This Blog is the second in a Series for divorced and/or separated parents, specifically addressing healthy outcomes for children of divorce. In the first Blog in the series, we listed several assumptions and then pointed out an irony, that the law focuses on decision-making and a Physical Custody Schedule, when the Schedule is the least important factor that science has informed us to predict the long-term outcomes for children. We then listed the Seven Factors involved in healthy outcomes for children and promised in this Series to provide information about each factor, beginning with the least important – the Custody Schedule.
Before doing so, however, we want to expand on one of our assumptions – that parents reading these blogs love their children. In our first Blog, we pointed out the two sides of the love coin: the gushy intense feelings of love; and the responsibility to do what helps our children grow up successfully. That responsibility includes making major sacrifices and many times putting our needs and feelings aside in order to do what our children need us to do. This is particularly hard in a divorce because parents enter the unnatural condition of not being with their children as much as we would want to. That pain is hard to bear and if parents choose to be with them even less at times, because that is what is needed for them, parents feel a great loss. Our goal in this series is to give parents good information on what children need their parents to do in order to turn out well, be happy with their family experience and have healthy adult relationships with their parents.
That being said, the Schedule is least important of the Seven Factors, but it is not trivial. Planning a child-friendly Schedule can be complicated, but there are some guiding principles that can help.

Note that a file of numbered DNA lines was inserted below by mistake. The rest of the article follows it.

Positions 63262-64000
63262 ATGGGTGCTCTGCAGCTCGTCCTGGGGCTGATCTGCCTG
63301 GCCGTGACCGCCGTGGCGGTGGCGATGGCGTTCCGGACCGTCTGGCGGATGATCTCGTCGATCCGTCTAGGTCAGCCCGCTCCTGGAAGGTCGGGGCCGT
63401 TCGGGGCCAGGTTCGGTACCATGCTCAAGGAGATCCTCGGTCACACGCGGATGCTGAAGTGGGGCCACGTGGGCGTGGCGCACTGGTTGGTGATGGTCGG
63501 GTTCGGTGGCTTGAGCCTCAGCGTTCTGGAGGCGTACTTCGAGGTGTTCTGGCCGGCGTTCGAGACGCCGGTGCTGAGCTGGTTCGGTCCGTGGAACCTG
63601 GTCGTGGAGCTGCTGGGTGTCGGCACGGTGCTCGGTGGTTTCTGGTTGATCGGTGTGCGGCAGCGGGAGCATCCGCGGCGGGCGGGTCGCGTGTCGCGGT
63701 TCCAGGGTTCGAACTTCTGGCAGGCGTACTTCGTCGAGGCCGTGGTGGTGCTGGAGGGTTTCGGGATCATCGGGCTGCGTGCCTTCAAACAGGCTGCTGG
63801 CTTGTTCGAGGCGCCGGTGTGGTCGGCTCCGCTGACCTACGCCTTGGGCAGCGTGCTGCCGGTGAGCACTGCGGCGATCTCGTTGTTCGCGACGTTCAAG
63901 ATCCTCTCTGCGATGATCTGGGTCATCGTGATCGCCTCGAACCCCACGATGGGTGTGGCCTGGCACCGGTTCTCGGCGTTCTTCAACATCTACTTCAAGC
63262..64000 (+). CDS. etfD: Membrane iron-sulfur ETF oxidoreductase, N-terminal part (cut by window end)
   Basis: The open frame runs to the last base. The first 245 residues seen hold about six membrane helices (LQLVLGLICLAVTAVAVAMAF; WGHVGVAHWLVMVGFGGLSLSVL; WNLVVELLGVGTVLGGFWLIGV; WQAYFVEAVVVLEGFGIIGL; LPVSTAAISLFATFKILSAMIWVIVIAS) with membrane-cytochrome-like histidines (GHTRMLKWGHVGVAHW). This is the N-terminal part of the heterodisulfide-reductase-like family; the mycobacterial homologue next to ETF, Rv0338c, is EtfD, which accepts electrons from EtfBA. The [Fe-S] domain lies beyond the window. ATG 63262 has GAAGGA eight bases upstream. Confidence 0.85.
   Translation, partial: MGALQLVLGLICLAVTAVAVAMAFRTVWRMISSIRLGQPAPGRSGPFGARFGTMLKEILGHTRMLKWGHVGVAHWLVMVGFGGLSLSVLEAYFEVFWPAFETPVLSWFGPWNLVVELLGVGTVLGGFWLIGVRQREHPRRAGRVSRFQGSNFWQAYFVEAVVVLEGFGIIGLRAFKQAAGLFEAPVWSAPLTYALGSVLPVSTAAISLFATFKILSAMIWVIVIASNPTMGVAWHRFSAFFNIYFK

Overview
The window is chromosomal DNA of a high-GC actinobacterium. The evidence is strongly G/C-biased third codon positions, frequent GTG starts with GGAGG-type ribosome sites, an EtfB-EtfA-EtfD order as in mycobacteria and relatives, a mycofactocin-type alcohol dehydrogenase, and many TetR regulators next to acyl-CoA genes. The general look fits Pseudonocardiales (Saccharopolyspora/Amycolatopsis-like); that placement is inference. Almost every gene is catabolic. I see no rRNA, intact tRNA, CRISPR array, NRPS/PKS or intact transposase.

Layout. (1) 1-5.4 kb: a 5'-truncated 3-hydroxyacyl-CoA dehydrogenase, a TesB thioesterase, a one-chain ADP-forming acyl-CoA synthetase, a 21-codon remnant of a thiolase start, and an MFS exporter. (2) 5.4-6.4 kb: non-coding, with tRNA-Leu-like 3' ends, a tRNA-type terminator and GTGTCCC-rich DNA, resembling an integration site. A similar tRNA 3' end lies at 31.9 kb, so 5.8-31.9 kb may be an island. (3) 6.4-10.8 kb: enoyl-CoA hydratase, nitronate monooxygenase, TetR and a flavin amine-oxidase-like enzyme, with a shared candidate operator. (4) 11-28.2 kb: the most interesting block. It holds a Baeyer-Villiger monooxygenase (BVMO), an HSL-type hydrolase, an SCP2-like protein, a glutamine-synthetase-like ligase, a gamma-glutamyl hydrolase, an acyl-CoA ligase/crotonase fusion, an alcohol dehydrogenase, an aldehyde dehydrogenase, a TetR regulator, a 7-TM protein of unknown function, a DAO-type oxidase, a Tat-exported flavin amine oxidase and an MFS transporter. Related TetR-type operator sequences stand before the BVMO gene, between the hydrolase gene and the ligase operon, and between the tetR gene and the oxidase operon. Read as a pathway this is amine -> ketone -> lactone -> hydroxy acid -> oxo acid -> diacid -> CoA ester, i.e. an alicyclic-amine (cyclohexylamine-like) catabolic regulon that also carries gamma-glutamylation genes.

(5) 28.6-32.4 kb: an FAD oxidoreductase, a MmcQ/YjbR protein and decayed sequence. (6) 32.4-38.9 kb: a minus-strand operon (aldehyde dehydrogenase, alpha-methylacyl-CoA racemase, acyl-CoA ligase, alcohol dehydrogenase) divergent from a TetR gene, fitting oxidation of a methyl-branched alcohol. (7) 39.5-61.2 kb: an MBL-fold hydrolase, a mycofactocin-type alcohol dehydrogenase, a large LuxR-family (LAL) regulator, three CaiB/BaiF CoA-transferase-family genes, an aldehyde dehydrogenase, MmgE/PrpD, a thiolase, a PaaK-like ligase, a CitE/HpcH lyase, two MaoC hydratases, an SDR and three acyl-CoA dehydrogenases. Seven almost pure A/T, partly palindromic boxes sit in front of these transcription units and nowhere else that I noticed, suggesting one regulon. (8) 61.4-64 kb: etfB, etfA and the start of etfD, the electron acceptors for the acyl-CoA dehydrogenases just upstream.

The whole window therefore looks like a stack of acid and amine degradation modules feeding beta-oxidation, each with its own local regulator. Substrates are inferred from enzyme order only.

- Children do best if they are actively involved with both parents. There is no science that says that a Schedule should be equal time with each parent, but a good deal of science tells us that each parent should have all types of time with the children, including unstructured weekends, vacations, holidays, and weekdays, both during school and during summers. However, no study has shown that where children sleep affects outcomes, with the exception of infants and toddlers. Many states count overnights to determine a Schedule, but science says that overnights are largely irrelevant to outcomes for children. This gives parents the opportunity to plan where the children sleep based on what is simply the easiest to do. In other words, if both parents are actively involved with the children, the children can sleep wherever is most convenient, even if that is in only one home. The parent involvement that matters is during the day, although some important times might include early mornings and evenings. For example, helping children with their hygiene in the morning and getting to school are important times with parents. Additionally, nighttime routines, especially if that includes helping with chores, doing homework and so on, are also important parent-child times. On a practical level, then, it might be easiest for the child to sleep in both homes at least some of the time so that both parents can be involved in these activities.